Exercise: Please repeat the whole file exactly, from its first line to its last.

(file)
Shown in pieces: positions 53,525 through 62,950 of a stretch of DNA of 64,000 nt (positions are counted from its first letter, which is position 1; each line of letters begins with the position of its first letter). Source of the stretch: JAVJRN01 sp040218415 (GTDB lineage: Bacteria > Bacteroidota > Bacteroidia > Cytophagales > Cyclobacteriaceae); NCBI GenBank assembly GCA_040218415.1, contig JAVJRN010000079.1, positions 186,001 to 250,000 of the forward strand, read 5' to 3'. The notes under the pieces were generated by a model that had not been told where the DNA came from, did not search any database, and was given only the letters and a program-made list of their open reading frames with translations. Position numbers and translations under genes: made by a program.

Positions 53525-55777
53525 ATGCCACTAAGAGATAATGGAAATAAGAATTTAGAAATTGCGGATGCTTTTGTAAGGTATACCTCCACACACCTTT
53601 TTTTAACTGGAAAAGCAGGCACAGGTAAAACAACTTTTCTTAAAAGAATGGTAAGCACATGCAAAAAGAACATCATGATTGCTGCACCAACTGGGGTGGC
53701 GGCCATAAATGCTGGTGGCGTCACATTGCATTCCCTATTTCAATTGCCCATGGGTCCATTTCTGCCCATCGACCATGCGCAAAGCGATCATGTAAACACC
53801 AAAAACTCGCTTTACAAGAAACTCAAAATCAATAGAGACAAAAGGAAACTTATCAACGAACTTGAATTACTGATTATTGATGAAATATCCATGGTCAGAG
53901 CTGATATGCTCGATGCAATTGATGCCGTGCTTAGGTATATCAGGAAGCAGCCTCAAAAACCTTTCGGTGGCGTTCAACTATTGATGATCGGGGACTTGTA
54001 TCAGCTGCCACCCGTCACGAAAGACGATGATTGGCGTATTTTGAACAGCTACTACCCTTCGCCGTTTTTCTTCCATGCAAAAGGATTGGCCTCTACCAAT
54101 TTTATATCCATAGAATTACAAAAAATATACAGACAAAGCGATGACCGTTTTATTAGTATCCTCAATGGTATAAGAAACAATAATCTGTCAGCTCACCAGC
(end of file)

Shown in pieces: positions 53,525 through 62,950 of a stretch of DNA of 64,000 nt (positions are counted from its first letter, which is position 1; each line of letters begins with the position of its first letter). Source of the stretch: JAVJRN01 sp040218415 (GTDB lineage: Bacteria > Bacteroidota > Bacteroidia > Cytophagales > Cyclobacteriaceae); NCBI GenBank assembly GCA_040218415.1, contig JAVJRN010000079.1, positions 186,001 to 250,000 of the forward strand, read 5' to 3'. The notes under the pieces were generated by a model that had not been told where the DNA came from, did not search any database, and was given only the letters and a program-made list of their open reading frames with translations. Position numbers and translations under genes: made by a program.

Positions 53525-55777
53525 ATGCCACTAAGAGATAATGGAAATAAGAATTTAGAAATTGCGGATGCTTTTGTAAGGTATACCTCCACACACCTTT
53601 TTTTAACTGGAAAAGCAGGCACAGGTAAAACAACTTTTCTTAAAAGAATGGTAAGCACATGCAAAAAGAACATCATGATTGCTGCACCAACTGGGGTGGC
53701 GGCCATAAATGCTGGTGGCGTCACATTGCATTCCCTATTTCAATTGCCCATGGGTCCATTTCTGCCCATCGACCATGCGCAAAGCGATCATGTAAACACC
53801 AAAAACTCGCTTTACAAGAAACTCAAAATCAATAGAGACAAAAGGAAACTTATCAACGAACTTGAATTACTGATTATTGATGAAATATCCATGGTCAGAG
53901 CTGATATGCTCGATGCAATTGATGCCGTGCTTAGGTATATCAGGAAGCAGCCTCAAAAACCTTTCGGTGGCGTTCAACTATTGATGATCGGGGACTTGTA
54001 TCAGCTGCCACCCGTCACGAAAGACGATGATTGGCGTATTTTGAACAGCTACTACCCTTCGCCGTTTTTCTTCCATGCAAAAGGATTGGCCTCTACCAAT
54101 TTTATATCCATAGAATTACAAAAAATATACAGACAAAGCGATGACCGTTTTATTAGTATCCTCAATGGTATAAGAAACAATAATCTGTCAGCTCACCAGC